By Fred Craddock (1928-2015), Craddock Stories, ed. by Mike Graves and Richard F. Ward, 2001, Chalice Press, pages 23-24.
When I was pastoring in Tennessee, there was a girl about seven years old who came to our church regularly for Sunday school, and sometimes her parents let her stay for the worship service. They didn’t come. We had a circular drive at that church. It was built for people who let their children off and drove on. We didn’t want to inconvenience them, so we had a circular drive. But they were very faithful, Mom and Dad. They had moved from New Jersey with the new chemical plant. He was upwardly mobile; they were both very ambitious; and they didn’t come to church. There wasn’t really any need for that, I guess.
But on Saturday nights, the whole town knew of their parties. They gave parties, not for entertainment, but as part of the upwardly mobile thing. That determined who was invited: the right people, the one just above him at work, and all the way on up to the boss. And those parties were full of drinking and wild and vulgar things. Everybody knew.
But there was their beautiful girl every Sunday.
One Sunday morning I looked out, and she was there. I thought, “Well, she’s with her friends,” but it was her Mom and Dad. After the sermon, at the close of the service, as is the custom at my church, came an invitation to discipleship, and Mr. and Mrs. Mom and Dad came to the front. They confessed faith in Christ. Afterward I asked, “What prompted this?”
They said, “Well, do you know about our parties?”
And I said, “Yeah, I have heard about your parties.”
They said, “Well, we had one last night again, and it got a little loud, it got a little rough, and there was too much drinking. All the noise woke our daughter, and she came downstairs to about the third step. She saw that we were eating and drinking, and she said, ‘Oh, can I say the blessing? God is great, God is good, let us thank him for our food. Good-night, everybody.’ She went back upstairs. It was quiet. Then somebody said ‘Oh, my land, it’s time to go, we’ve got to be going.’ And someone else said, ‘We’ve stayed way too long.’ Within two minutes the room was empty.”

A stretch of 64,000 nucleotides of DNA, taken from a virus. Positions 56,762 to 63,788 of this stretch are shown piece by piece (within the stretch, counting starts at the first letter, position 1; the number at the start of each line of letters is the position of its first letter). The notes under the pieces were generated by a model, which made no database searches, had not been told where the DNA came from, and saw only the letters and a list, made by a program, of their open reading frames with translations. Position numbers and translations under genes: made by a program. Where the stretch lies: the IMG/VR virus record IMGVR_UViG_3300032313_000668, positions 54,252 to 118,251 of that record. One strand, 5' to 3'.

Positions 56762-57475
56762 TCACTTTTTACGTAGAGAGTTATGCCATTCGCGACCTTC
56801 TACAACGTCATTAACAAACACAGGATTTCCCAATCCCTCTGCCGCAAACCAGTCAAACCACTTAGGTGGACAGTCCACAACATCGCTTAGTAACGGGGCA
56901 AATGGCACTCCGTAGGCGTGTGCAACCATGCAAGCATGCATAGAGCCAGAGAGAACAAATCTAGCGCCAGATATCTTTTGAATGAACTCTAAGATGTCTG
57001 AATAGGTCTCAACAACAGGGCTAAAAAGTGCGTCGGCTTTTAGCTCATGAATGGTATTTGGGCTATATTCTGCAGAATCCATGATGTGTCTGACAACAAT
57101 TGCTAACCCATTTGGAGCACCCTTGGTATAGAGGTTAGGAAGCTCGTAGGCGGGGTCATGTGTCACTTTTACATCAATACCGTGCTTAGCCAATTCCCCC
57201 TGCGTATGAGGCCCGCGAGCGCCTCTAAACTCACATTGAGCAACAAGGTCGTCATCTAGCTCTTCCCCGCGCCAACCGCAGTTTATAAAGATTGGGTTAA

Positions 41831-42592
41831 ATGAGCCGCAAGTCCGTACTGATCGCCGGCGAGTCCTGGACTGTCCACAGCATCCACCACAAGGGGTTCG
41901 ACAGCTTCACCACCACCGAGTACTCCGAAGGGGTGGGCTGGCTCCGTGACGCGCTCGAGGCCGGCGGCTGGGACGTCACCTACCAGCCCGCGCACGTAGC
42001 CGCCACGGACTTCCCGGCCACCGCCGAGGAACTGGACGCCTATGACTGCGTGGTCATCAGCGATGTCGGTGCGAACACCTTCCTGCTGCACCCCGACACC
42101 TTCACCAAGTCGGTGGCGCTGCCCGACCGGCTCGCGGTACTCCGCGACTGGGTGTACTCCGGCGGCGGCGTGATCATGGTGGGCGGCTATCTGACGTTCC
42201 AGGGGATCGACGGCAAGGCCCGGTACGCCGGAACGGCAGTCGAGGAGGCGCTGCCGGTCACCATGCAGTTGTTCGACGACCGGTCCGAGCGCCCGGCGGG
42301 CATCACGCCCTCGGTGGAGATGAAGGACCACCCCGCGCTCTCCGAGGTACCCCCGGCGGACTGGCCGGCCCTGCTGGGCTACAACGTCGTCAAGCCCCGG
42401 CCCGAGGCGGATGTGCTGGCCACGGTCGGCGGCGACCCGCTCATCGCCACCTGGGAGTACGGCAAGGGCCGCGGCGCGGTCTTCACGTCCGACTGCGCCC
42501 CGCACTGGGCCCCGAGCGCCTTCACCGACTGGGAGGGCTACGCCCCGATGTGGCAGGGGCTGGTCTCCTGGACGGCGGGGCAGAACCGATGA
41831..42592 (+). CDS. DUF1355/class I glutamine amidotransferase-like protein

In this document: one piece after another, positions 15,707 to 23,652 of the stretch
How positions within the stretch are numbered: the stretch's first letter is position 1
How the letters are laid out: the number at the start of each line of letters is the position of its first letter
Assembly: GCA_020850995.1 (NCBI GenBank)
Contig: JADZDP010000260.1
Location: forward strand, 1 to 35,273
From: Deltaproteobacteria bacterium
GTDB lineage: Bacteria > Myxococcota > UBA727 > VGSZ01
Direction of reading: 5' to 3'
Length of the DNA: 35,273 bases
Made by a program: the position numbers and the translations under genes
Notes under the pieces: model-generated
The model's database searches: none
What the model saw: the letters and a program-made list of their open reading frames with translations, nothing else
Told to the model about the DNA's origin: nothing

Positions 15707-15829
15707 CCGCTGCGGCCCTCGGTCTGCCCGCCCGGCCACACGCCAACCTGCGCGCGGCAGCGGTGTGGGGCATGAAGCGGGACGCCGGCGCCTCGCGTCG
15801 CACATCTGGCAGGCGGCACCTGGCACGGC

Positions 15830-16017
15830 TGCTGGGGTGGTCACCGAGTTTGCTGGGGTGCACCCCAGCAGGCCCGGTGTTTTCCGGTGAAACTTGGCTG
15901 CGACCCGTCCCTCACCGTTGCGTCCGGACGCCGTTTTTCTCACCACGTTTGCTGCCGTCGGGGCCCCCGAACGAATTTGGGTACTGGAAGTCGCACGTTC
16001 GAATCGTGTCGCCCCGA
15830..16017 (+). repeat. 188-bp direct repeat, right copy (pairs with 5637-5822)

Mr. and Mrs. Mom and Dad began cleaning up, picking up crumpled napkins and wasted and spilled peanuts and half sandwiches, and taking empty glasses on trays to the kitchen. And with two trays, he and she met on either side of the sink, they looked at each other, and he expressed what both were thinking: “Where do we think we’re going?”
The moment of truth.
Isaiah 11:6b — …A little child will lead them.
Matthew 18:1-5 — At that time the disciples came to Jesus and asked, “Who, then, is the greatest in the kingdom of heaven?” He called a little child to him, and placed the child among them. And he said: “Truly I tell you, unless you change and become like little children, you will never enter the kingdom of heaven. Therefore, whoever takes the lowly position of this child is the greatest in the kingdom of heaven. And whoever welcomes one such child in my name welcomes me.”
Mark 10:13-15 — People were bringing little children to Jesus for him to place his hands on them, but the disciples rebuked them. When Jesus saw this, he was indignant. He said to them, “Let the little children come to me, and do not hinder them, for the kingdom of God belongs to such as these. Truly I tell you, anyone who will not receive the kingdom of God like a little child will never enter it.”
Almighty God, give me grace to trust to Thy never-failing care and love those who are dear to me, for this life and the life to come; knowing that Thou art doing for them better things than I can desire or pray for; through Jesus Christ our Lord. Amen.
–Charles Lewis Slattery (1867-1930), Episcopal Bishop, Boston